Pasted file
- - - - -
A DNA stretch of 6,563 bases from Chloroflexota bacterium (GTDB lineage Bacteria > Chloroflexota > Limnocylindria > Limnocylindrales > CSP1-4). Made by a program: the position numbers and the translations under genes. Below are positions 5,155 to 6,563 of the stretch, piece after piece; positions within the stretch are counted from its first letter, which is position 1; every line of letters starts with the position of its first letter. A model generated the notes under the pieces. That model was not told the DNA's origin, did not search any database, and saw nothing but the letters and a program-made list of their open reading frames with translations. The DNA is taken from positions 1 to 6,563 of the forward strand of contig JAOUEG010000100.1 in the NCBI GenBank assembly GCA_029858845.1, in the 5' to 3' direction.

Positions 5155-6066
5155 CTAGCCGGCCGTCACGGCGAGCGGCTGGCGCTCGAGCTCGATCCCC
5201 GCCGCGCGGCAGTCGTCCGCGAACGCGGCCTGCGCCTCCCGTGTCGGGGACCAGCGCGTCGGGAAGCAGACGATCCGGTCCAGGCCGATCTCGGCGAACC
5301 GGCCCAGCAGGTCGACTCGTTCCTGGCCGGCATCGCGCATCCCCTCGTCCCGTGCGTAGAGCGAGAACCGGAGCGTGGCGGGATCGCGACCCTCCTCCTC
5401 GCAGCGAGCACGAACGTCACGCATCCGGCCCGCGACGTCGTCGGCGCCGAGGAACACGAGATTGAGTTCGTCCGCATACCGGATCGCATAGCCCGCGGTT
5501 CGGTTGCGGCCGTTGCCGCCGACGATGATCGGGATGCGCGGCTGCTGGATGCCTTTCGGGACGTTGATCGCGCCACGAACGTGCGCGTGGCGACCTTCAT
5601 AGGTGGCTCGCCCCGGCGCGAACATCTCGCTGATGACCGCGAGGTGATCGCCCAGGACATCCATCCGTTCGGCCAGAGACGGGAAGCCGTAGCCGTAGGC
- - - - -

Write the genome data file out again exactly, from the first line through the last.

A DNA stretch of 6,563 bases from Chloroflexota bacterium (GTDB lineage Bacteria > Chloroflexota > Limnocylindria > Limnocylindrales > CSP1-4). Made by a program: the position numbers and the translations under genes. Below are positions 5,155 to 6,563 of the stretch, piece after piece; positions within the stretch are counted from its first letter, which is position 1; every line of letters starts with the position of its first letter. A model generated the notes under the pieces. That model was not told the DNA's origin, did not search any database, and saw nothing but the letters and a program-made list of their open reading frames with translations. The DNA is taken from positions 1 to 6,563 of the forward strand of contig JAOUEG010000100.1 in the NCBI GenBank assembly GCA_029858845.1, in the 5' to 3' direction.

Positions 5155-6066
5155 CTAGCCGGCCGTCACGGCGAGCGGCTGGCGCTCGAGCTCGATCCCC
5201 GCCGCGCGGCAGTCGTCCGCGAACGCGGCCTGCGCCTCCCGTGTCGGGGACCAGCGCGTCGGGAAGCAGACGATCCGGTCCAGGCCGATCTCGGCGAACC
5301 GGCCCAGCAGGTCGACTCGTTCCTGGCCGGCATCGCGCATCCCCTCGTCCCGTGCGTAGAGCGAGAACCGGAGCGTGGCGGGATCGCGACCCTCCTCCTC
5401 GCAGCGAGCACGAACGTCACGCATCCGGCCCGCGACGTCGTCGGCGCCGAGGAACACGAGATTGAGTTCGTCCGCATACCGGATCGCATAGCCCGCGGTT
5501 CGGTTGCGGCCGTTGCCGCCGACGATGATCGGGATGCGCGGCTGCTGGATGCCTTTCGGGACGTTGATCGCGCCACGAACGTGCGCGTGGCGACCTTCAT
5601 AGGTGGCTCGCCCCGGCGCGAACATCTCGCTGATGACCGCGAGGTGATCGCCCAGGACATCCATCCGTTCGGCCAGAGACGGGAAGCCGTAGCCGTAGGC